Embodiments of osteotomy guides according to the present invention include a first indexing feature alignable with a first anatomic landmark, a second indexing feature alignable with a second anatomic landmark, and a resection guide for indicating a desired femoral neck resection relative to one or both of the indexing features. The indexing features may be configured to reference any of a number of anatomic landmarks including the anatomic axis 12 of the femur, the greater trochanter 16, the lesser trochanter 20, the trochanteric fossa 18, the perimeter of the femoral head 8, the center of the femoral head 8, and/or other suitable anatomic landmark. The indexing features may be in the form of and/or include a rod, bar, plate, slot, index mark, surface, view hole, probe, light beam, and/or other suitable indexing feature for aligning with and/or engaging an anatomic landmark. For example, the first indexing feature may define an elongated handle alignable parallel with the anatomic axis of the femur and the second indexing feature may define a rod-like projection engageable with the trochanteric fossa. The present inventors prefer the trochanteric fossa as a landmark, especially during minimally invasive hip surgery, since it is more readily available during such procedures. The greater and lesser trochanters can be difficult to see and/or palpate in the narrow confines of a minimally invasive procedure prior to removal of the femoral head. Likewise, during a minimally invasive procedure, the femoral head preferably remains buried in the acetabular fossa until after the neck is divided.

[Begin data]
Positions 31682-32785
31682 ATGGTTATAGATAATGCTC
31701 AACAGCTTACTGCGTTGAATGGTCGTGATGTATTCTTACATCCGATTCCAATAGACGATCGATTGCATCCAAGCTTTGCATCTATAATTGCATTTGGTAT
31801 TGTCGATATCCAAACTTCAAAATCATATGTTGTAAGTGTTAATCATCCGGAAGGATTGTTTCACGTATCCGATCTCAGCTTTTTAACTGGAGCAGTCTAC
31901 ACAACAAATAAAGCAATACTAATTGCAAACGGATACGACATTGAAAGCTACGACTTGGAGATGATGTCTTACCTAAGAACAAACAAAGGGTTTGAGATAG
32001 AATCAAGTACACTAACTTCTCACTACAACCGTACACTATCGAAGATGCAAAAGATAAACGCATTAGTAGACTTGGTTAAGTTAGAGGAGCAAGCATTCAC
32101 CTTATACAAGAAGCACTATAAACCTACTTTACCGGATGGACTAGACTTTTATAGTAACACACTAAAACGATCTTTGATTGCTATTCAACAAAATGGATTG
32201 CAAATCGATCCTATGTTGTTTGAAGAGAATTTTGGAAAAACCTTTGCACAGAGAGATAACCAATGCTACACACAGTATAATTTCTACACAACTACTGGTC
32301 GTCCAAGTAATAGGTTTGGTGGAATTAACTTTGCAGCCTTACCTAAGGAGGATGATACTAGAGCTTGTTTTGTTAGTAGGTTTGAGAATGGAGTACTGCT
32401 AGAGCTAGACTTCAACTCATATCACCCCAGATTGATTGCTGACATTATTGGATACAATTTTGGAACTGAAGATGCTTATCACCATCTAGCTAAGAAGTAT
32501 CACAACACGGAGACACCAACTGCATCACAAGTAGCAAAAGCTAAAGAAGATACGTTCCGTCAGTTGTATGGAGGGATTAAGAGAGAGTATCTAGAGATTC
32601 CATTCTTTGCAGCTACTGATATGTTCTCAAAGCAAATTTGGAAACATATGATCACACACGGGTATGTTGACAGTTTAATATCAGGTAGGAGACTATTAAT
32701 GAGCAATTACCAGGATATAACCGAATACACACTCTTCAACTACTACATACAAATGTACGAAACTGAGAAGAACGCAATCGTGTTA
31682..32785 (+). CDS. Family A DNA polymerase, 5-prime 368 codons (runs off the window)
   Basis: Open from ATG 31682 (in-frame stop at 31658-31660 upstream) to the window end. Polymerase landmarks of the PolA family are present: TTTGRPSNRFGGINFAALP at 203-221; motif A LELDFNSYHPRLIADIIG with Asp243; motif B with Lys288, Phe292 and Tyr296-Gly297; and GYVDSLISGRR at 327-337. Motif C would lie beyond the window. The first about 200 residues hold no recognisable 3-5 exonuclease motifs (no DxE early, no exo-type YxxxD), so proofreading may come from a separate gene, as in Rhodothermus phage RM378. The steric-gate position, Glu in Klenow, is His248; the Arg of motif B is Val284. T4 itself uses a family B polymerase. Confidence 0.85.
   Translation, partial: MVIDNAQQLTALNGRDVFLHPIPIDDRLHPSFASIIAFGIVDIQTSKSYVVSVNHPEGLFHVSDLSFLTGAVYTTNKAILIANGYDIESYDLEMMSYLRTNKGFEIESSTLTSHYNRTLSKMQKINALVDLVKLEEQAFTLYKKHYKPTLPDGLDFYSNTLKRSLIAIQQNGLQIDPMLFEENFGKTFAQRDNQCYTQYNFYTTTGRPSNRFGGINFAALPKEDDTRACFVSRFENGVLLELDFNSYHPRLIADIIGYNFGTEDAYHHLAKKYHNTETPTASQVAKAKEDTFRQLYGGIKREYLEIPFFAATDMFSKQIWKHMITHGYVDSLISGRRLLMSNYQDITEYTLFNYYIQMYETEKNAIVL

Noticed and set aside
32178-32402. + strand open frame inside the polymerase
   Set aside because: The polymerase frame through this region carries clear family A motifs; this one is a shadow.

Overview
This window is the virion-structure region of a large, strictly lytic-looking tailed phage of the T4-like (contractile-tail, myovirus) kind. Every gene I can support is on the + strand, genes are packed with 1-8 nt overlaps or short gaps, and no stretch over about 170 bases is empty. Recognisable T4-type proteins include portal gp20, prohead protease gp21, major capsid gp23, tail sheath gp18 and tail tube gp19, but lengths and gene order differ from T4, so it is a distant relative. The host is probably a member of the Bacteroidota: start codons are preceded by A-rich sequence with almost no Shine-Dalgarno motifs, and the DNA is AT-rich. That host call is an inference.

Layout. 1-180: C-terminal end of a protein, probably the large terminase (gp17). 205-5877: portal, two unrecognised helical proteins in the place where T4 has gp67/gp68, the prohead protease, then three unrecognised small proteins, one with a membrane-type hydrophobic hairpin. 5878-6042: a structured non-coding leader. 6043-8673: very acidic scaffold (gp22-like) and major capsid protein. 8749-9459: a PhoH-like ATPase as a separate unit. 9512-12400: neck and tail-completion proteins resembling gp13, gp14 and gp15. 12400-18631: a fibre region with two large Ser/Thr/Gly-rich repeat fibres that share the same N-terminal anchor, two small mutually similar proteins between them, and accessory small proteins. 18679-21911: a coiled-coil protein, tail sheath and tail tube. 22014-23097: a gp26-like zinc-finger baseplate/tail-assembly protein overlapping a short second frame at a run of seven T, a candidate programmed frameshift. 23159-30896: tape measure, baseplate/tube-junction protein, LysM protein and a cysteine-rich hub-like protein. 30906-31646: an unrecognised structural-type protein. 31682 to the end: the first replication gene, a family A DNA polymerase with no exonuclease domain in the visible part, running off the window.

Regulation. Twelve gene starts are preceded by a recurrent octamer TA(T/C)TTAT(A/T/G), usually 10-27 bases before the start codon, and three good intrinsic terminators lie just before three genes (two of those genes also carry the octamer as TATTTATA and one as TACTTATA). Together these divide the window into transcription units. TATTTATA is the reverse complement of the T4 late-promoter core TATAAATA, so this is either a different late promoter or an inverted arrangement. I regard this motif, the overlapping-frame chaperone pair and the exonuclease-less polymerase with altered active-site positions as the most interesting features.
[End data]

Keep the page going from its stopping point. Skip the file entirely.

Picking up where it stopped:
The resection guide may be in the form of and/or include a rod, bar, plate, slot, index mark, surface, view hole, probe, light beam and/or other feature for indicating the resection relative to one or both of the indexing features. The resection guide may be mounted to and/or connected to one or both of the indexing features. Multiple osteotomy guides may be provided with different relationships between the resection guide and indexing features to accommodate different implant sizes and/or implanted positions. The resection guide may be mounted in a fixed position or it may be adjustably mounted on the osteotomy guide. For example, the resection guide may be mounted for selective movement between multiple positions relative to one or both of the indexing features. The resection guide may include markings to indicate the spacing of the resection guide from one or both of the indexing features in each of the multiple positions. The resection guide may be angled to correspond to an angular cut to be made on the neck. The resection guide may be rotatable between a position suitable for a left femur and a position suitable for a right femur. The osteotomy guide may include a retention mechanism to limit the travel of the resection guide and/or prevent the resection guide from being inadvertently removed from the osteotomy guide. The retention mechanism may permit selective disassembly of the resection guide from the osteotomy guide. The resection guide may include a staked assembly, ball detent, stop pin, screw, tab, and/or other suitable retention mechanism. For example, the retention mechanism may include flexible tabs to permit selective removal of the resection guide from the osteotomy guide.